"Mobs of Jewish settlers went on a rampage in the West Bank Monday, attacking Palestinian laborers and setting fire to agricultural land to protest against an Israeli government crackdown on unauthorized outposts in the territory.
Six Palestinian laborers riding on a minivan were injured when stone-throwing settlers attacked them, the workers said.
The violence comes as the Obama administration is pressuring Israel to honor long-standing pledges to tear down wildcat settlement outposts in the West Bank and to freeze expansion in existing, government-sanctioned settlements.
Prime Minister Benjamin Netanyahu has balked at the U.S. demand to halt construction in existing settlements and faces stiff resistance within his hard-line government against taking down about two dozen of the outposts. The disagreement has caused a rift between the allies.
It has also put Jewish settlers and their backers in the Israeli government on the defensive.
Monday's violence was all deep inside the West Bank, where most of the hard-line settlements are located." Yahoo news.
I have some sympathy for Natahyahu. He has the problem of reconciling Americans' notions of Israel and their role as protectors and sponsors of Israel with Israeli and Zionist notions of Israel as a resolutely independent country that does not take "guidance" from anyone outside its own polity. Americans have tended to think that in this relationship "who pays, says." Natanyahu does not accept that. This is a problem for him.
Israel was founded to foster the interests of the "Jewish People," not the interests of the Palestinian Arabs (Muslim or Christian) or the United States. There is an inherent problem in American relations with Israel that starts with the idea of "the Jewish People." The notion of the Jews being a "people" is a bit alien in America where Jews are traditionally thought of as a religious affiliation rather than an ethnic grouping. American government does not deal domestically with Jews as other than a religious choice. There are no set-aside preferential programs for Jews, no affirmative action, no immigration quotas (that I know of). The armed forces, the Foreign Service, etc. do not have promotion quotas for Jews in the way these institutions have quotas for African-Americans, Asians, Amerindians, etc. They are not officially considered to be an ethnic group any more than are Catholics, Buddhists, Wikkans, etc.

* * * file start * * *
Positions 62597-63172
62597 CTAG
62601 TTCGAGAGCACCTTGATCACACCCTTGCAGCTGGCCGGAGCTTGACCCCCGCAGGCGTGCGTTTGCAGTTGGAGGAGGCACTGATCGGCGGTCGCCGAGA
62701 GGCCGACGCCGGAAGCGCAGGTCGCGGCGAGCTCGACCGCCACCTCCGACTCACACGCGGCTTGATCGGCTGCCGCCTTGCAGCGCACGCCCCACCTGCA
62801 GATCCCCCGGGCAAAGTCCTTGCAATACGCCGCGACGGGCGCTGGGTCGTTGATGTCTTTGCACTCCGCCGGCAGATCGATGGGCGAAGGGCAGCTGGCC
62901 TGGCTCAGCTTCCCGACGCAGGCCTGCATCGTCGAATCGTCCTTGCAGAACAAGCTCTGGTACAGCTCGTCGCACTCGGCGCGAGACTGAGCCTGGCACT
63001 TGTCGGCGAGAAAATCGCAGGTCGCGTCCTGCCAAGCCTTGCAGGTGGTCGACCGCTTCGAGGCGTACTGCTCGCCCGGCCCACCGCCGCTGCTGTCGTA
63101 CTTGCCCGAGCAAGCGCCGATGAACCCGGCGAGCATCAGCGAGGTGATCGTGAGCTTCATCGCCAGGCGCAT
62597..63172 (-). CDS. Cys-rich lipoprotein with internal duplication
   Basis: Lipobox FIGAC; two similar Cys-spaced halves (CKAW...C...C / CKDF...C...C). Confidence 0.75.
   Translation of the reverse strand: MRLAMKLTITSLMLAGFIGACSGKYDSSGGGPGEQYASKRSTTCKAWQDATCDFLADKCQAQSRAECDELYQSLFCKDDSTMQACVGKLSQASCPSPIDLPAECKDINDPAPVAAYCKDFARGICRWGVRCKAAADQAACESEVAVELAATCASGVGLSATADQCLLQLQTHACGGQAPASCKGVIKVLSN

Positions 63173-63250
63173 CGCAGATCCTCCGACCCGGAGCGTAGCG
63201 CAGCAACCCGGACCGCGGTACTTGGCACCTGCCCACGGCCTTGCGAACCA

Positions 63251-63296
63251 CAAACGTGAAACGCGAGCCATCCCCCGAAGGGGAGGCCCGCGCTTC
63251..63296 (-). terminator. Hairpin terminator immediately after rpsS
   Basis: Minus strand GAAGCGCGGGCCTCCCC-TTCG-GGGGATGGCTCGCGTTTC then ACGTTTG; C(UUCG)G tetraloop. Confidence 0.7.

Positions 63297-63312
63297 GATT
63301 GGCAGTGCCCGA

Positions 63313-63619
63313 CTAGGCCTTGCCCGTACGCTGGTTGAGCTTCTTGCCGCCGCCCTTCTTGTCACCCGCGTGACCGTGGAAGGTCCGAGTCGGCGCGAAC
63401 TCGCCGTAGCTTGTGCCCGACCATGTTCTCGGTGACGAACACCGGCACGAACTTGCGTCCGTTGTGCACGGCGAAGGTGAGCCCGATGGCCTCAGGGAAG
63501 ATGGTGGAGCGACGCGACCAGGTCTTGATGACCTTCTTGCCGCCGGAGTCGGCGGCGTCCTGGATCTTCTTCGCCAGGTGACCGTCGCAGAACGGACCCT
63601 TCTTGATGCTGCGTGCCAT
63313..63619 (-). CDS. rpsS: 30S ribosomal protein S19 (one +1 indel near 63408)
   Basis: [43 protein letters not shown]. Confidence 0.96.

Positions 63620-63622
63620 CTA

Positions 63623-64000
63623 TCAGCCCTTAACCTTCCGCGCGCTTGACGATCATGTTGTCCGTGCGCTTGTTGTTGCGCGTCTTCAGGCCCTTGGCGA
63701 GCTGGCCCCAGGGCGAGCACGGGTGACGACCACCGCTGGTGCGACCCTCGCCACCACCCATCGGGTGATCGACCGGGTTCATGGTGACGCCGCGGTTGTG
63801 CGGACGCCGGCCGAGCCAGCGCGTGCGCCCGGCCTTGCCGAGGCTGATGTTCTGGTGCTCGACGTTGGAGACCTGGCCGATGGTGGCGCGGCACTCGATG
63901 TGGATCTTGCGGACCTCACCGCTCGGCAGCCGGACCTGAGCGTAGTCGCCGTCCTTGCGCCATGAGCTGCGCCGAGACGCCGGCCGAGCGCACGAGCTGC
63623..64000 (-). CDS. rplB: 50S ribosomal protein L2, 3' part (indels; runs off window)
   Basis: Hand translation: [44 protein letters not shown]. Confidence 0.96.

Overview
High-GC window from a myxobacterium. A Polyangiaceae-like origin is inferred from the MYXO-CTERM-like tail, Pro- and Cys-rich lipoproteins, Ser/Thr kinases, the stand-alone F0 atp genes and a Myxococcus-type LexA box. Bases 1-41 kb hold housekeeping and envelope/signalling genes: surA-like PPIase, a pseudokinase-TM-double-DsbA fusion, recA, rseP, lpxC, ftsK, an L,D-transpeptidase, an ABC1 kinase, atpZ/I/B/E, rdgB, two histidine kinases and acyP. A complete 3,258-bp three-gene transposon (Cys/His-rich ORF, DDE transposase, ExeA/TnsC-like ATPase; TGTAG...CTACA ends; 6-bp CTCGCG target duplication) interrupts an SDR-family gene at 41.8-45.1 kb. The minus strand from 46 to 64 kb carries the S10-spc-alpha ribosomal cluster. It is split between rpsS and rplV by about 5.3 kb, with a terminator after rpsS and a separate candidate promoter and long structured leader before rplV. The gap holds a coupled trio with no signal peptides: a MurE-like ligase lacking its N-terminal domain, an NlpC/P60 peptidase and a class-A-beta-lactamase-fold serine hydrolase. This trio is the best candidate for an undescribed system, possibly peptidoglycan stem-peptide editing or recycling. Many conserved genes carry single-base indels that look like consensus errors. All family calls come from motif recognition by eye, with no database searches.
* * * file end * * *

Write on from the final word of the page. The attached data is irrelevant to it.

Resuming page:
A large number of Americans think of Israel as a "project" of recompense and penitance towards the Jews for collective failure in not having somehow stopped Nazi mass murder against them. Another large group of Americans are simply waiting for the rapture and the "end of days" role of the Jews.
Israelis, not surprisingly do not see themselves in these terms. Typically, they are highly nationalistic and focused on their own task of survival as a "nation" against the hostile forces of militant Islam and competing Arab nationalism. Israeli interest in religion as opposed to a supposed ethnic identity varies widely. Many Israelis are not in the least religious. Others are so religious that they reject the concept of the Israeli state itelf as inherently impious.
Natanyahu and his colleagues in government are clearly focused on the state interests of Israel.
The Obama Administration seems to see Israel as a client state within the sphere of American interests, a client that should understand who is "the big dog."
A contest of wills between these two understandings is rapidly emerging. pl